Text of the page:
Mutilated dolphins wash up off the coast of France in record numbers

An activist group and a French ocean observatory are warning that record number of mutilated dolphins are washing up off the coast of France with most of the injuries as the result of fishing nets.

The dolphins have been found washed up on French beaches over the last three months and both groups say the number may be even much higher. The Pélagis scientific observatory estimates that 80% of the dolphins killed sink at sea and never reach the shore.

Sea Shepherd France says dolphins live on the spawning grounds of bars in the midst of where many trawlers rake the area.

Since the winter of 2017, strandings of small cetaceans along the Atlantic coastline have recorded record numbers. During the first 3 months of 2017 (January to March), correspondents for the observatory recorded 846 dead small cetaceans including 90% of common dolphins. The largest numbers were recorded along the coasts of Charente Maritime and Vendée, and included 60% of strandings observed on the entire facade. Saint-Hilaire de Riez (Vendee)

Nearly 90% of the animals allowed for a thorough examination revealed death by asphyxiation in fishing gear. The year 2018 was marked by the same phenomenon, as nearly 700 small cetaceans (mainly common dolphins) were found stranded between January and April; again almost 60% of them surveyed along the coasts of Vendée and Charente-Maritime. And again, more than 80% of the animals examined in an early state of decomposition found death by accidental capture.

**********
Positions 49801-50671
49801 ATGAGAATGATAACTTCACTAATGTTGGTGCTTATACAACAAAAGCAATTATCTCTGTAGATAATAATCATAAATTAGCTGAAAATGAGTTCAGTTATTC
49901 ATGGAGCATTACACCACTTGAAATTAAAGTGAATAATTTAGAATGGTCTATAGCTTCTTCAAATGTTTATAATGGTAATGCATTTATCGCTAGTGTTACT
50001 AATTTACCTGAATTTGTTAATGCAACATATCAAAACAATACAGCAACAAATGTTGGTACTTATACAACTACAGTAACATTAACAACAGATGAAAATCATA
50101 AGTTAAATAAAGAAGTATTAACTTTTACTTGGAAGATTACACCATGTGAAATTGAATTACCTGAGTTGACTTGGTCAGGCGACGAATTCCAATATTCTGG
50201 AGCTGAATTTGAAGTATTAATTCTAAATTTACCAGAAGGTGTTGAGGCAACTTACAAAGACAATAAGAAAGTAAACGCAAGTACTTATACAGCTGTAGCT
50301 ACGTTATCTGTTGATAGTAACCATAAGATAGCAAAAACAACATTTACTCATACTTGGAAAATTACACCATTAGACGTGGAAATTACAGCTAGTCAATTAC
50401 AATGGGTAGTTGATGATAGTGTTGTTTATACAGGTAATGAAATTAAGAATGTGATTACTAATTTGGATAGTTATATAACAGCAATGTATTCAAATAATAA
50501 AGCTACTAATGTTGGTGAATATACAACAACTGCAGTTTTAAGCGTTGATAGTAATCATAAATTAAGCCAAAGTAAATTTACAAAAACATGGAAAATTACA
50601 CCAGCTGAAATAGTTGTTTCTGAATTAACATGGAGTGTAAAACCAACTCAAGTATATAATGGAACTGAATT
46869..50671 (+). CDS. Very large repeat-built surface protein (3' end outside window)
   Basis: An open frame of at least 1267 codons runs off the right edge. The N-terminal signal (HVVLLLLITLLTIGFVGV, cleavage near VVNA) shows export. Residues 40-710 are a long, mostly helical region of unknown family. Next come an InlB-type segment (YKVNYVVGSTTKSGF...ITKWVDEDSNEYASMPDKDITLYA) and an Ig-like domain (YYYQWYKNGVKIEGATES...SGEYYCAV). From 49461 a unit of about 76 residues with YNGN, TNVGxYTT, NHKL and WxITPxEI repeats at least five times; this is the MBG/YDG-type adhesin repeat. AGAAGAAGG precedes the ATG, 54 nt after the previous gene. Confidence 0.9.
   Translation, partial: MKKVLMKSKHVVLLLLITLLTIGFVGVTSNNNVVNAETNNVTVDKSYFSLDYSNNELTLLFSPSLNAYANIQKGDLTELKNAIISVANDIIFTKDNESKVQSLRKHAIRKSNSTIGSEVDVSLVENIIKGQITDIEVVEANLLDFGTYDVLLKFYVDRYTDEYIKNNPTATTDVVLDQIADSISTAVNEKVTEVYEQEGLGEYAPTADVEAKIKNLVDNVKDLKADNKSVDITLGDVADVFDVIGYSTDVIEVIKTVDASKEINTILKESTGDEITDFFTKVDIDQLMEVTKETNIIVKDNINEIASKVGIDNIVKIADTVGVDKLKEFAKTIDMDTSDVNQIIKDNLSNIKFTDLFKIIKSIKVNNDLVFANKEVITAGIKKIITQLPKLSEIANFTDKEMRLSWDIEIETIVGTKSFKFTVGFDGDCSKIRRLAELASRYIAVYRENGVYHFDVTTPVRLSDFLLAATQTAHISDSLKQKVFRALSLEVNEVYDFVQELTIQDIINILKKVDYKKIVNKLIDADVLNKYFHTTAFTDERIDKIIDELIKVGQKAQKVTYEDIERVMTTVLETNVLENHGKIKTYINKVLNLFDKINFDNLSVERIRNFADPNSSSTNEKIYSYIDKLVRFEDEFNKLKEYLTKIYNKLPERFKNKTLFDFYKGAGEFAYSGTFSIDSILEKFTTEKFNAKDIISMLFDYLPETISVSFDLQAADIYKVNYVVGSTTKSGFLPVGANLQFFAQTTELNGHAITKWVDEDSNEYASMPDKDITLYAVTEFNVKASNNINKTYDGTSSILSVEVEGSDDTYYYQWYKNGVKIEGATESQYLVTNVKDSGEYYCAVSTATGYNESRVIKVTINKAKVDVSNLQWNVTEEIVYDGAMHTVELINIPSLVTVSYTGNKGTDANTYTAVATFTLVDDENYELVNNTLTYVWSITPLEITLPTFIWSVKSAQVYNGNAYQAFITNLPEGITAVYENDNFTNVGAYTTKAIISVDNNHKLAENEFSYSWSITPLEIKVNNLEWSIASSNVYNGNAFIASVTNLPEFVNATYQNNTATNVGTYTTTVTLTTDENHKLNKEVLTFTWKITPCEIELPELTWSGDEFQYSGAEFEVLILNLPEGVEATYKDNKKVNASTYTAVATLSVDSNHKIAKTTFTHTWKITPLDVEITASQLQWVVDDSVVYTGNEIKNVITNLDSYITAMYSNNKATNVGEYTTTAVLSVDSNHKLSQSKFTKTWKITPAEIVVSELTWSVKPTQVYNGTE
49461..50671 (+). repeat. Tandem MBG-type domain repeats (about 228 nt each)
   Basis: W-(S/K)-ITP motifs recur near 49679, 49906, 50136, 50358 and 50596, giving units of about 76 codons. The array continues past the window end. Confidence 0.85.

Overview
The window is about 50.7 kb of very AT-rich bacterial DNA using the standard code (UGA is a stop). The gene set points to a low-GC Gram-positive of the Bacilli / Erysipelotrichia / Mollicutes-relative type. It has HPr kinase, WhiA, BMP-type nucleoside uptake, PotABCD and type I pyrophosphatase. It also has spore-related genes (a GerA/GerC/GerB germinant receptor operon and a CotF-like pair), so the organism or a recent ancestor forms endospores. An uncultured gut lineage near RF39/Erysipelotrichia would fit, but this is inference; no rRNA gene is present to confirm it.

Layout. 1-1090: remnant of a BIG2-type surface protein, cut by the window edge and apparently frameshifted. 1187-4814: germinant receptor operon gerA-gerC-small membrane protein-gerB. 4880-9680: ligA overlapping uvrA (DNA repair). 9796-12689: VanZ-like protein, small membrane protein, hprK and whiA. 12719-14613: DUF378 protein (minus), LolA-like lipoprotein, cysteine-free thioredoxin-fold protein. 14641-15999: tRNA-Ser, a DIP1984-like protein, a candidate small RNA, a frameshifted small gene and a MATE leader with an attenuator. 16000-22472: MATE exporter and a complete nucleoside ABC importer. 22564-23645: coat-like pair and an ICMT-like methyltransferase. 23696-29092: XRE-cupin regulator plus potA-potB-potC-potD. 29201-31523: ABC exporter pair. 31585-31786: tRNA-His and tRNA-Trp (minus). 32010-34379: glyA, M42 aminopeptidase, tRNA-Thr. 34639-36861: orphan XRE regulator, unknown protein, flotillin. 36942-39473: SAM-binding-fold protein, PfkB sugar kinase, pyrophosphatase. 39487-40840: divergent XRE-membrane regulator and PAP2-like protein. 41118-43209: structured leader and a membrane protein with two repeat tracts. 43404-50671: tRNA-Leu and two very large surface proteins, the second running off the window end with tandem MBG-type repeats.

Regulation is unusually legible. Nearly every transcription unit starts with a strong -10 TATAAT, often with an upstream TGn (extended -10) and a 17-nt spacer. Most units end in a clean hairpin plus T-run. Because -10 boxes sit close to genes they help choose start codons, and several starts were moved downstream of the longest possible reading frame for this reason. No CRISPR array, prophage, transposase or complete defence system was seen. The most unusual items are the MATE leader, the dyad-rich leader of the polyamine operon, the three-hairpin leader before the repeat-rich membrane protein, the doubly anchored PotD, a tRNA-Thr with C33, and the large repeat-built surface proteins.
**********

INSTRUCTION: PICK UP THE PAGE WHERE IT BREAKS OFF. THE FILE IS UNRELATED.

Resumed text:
Since the beginning of 2019 and up to March 18, the observatory says they’ve found nearly 1,100 strandings of small cetaceans (about 95% of common dolphins) have been examined by the RNE on the Atlantic coast.

These events started in mid-January, with around 250 dolphins stranded along the coast of the Landes and Gironde. From the beginning of February, strandings were then detected on the beaches of Vendée and Charente-Maritime, where more than 260 dolphins were recorded. Again, the vast majority of dolphins examined showed traces of dead in the fishing gear. After a relative calm during the second half of February, reports were again numerous with more than 450 strandings recorded since the beginning of March.

To date, over the same period, the year 2019 presents a new record number of strandings of small cetaceans on the historical series (almost 40 years old).

The Pelagis Observatory says it is continuing analysis to identify the fisheries on common dolphin mortality areas. Although pelagic trawlers have for many years been concerned by the accidental capture of dolphins, this winter the fishing effort was low before mid-February.

We now know that other fisheries are also involved

The results of this work as well as the examination of some very fresh dolphins show traces of catches that seem to be related to entanglement in gillnets. The species targeted by these fisheries in winter are for the most part the hake (majority) and the bar.

The observatory issued a statement saying special attention should also be paid to the large Spanish trawlers operating on the continental shelf of the Bay of Biscay.


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